I write in response to the recent letter by Bill Spade, founding member of Chappaqua for Responsible Affordable Housing (CFRAH), on behalf of Conifer Realty, LLC (Conifer). Since early on in the project, the members of CFRAH have been engaged in a campaign to bring an end to the affordable housing development underway at 54 Hunts Place.
That such a group materialized only in opposition to this development is disappointing. For the decades preceding the start of this project and Westchester’s 2009 federal desegregation agreement, no such campaign had been mounted in order to create affordable housing in the community.In a town with black and Latino populations of just 1.25% and 2.68%, respectively, this is an imbalance that was simply not being addressed.
Conifer was encouraged to undertake this project because of the clear need for safe, affordable, and diverse housing in Chappaqua. HUD’s interest and involvement only came after strong opposition threatened to undo the important progress being made. Approvals granted by New Castle’s previous town board suddenly fell at risk of being reversed. Initially the site wasn’t appropriate for affordable housing because it was the “gateway” to the community, then it was said that the residents would be ridiculed for being different and living in the “low-income project”. Now as a last resort, new efforts to deter the housing are under a pretext of fire safety issues. An Assistant Chief of the FDNY has thoroughly debunked the safety claims in his evaluation and report. The bottom line is that HUD would not have initiated an investigation without a legitimate concern about discrimination.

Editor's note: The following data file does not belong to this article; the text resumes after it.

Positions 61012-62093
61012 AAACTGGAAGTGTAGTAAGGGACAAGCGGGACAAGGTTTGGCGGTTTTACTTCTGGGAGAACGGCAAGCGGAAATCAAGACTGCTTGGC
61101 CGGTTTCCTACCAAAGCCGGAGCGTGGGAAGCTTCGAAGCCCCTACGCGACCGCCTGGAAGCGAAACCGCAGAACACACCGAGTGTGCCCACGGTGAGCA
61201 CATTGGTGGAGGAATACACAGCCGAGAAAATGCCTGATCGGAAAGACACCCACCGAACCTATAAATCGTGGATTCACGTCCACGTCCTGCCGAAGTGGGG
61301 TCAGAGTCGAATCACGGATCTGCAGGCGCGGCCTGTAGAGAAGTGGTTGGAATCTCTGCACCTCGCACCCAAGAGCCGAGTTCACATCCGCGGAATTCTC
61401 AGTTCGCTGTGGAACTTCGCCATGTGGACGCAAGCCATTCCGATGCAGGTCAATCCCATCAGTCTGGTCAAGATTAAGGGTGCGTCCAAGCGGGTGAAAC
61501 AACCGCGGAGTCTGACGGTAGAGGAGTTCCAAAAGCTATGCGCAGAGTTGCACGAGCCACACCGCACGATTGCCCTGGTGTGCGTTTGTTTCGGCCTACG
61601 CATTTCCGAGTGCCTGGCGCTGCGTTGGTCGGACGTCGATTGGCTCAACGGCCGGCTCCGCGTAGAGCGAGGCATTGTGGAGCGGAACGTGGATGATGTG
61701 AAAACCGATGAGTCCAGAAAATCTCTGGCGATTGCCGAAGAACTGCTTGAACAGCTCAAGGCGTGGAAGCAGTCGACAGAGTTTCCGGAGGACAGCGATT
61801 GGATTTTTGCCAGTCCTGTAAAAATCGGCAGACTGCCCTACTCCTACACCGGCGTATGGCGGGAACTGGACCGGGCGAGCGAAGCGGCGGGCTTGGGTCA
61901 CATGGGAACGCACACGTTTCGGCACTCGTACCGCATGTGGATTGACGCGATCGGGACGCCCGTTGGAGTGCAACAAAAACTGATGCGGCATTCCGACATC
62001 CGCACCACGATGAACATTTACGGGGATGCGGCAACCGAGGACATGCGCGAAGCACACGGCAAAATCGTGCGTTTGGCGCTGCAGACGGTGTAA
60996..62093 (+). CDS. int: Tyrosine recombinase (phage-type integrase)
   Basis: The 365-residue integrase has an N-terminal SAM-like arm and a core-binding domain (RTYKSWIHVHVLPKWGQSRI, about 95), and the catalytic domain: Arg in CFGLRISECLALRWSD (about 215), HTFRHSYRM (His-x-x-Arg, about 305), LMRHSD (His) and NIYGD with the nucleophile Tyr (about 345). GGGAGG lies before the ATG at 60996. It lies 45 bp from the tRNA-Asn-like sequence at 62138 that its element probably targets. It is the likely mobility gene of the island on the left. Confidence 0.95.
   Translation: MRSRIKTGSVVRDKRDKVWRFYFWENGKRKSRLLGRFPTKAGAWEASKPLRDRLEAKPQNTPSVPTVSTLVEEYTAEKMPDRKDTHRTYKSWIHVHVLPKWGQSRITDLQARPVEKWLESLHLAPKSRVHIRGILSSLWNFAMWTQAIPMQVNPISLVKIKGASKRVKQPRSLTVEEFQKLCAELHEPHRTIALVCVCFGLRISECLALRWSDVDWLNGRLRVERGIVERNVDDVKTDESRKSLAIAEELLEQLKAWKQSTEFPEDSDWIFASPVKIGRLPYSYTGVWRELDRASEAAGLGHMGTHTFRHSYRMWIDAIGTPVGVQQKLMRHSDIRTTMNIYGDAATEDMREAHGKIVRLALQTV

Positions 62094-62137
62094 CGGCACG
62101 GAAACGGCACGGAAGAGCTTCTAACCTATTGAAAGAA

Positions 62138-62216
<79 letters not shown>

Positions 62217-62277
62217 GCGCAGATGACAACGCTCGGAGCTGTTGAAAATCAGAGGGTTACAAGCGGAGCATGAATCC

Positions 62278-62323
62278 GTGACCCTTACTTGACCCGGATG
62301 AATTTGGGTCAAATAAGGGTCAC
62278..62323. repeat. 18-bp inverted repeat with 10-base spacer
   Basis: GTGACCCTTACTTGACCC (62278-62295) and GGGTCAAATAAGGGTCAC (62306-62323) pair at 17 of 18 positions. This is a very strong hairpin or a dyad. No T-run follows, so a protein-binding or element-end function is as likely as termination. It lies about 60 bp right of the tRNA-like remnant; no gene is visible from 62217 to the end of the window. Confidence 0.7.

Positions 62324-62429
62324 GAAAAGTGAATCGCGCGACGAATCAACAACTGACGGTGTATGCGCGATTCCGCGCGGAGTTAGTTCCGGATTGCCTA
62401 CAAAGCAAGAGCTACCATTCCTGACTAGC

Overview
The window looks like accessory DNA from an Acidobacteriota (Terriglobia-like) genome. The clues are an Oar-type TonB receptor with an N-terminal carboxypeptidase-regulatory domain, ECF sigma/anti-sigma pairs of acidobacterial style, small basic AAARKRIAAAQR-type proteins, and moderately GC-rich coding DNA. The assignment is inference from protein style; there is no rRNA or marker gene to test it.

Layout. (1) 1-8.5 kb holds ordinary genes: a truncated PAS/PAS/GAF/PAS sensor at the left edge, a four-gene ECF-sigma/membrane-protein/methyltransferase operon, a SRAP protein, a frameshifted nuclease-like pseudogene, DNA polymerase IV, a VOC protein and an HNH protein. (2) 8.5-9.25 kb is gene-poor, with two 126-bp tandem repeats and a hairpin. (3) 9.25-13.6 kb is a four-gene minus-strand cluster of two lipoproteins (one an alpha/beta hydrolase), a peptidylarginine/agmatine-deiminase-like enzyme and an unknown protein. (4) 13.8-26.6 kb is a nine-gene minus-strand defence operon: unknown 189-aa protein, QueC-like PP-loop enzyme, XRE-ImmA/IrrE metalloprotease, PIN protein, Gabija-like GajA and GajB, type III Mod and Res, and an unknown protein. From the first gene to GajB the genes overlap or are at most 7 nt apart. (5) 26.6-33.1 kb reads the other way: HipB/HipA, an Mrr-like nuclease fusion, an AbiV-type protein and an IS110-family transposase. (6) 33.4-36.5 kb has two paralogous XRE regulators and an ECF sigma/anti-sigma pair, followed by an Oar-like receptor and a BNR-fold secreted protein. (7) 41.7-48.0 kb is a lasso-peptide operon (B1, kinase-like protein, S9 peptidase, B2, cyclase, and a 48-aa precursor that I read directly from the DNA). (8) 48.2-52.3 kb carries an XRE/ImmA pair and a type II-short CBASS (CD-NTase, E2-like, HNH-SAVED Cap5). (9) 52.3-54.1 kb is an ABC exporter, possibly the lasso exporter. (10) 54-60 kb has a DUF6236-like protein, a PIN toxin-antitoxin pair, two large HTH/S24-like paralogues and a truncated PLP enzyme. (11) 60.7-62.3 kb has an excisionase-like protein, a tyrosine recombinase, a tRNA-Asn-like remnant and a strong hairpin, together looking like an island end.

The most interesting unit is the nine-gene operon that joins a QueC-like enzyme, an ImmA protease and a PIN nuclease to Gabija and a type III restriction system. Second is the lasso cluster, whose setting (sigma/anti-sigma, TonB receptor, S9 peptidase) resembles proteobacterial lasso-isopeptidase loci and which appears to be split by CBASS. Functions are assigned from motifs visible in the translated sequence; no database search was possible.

Yet, mischaracterizations continue. For example, it was not Conifer that selected the site at 54 Hunts Place, but New Castle officials, who re-zoned the location in 2010 (with unanimous approval from the Planning Board) to accommodate transit-oriented workforce housing of greater than 40 units. Town officials, who believed the site worthy, conscious of the needs of affordable housing residents, and safe, directed Conifer to the site after they re-zoned it, and Conifer’s own evaluations confirmed that belief.
Not only is Conifer a nationally-recognized developer of affordable housing, but even CFRAH made note of its socially and environmentally conscious work, when it remarked on the praise it received from the Town of Brookhaven. Similar praise has been extended for its affordable housing developments in Ithaca. Conifer illustrated its commitment to these ideals when it submitted a proposal for a 36 unit development, despite the city’s zoning allowing for a larger development. After more than two years of meetings, and public hearings to include community voices it again revised the proposal to the 28-unit concept now on the table.
The promise of these units with easy access to the commuter lines with rents that will attract diversity to the town is something that should be praised, and an example that should be built upon. A mere 28 units is an important first step, but it should not be the end.
If community members are dedicated to addressing the need for affordable housing, then I say the proof is in the pudding. One development does not preclude another, and future residents of Chappaqua would surely welcome the additional options.
In the meantime, I am certain that those currently seeking convenient, aesthetic, and safe affordable housing will continue to praise the high quality and socially conscious work that Conifer has built its reputation upon, and which will be exemplified in the development at 54 Hunts Place. The only risk these residents run of stigmatization is if the community at large fails to open its arms and its doors to new neighbors.
Co-chair, civil rights practice group, Newman Ferrara LLP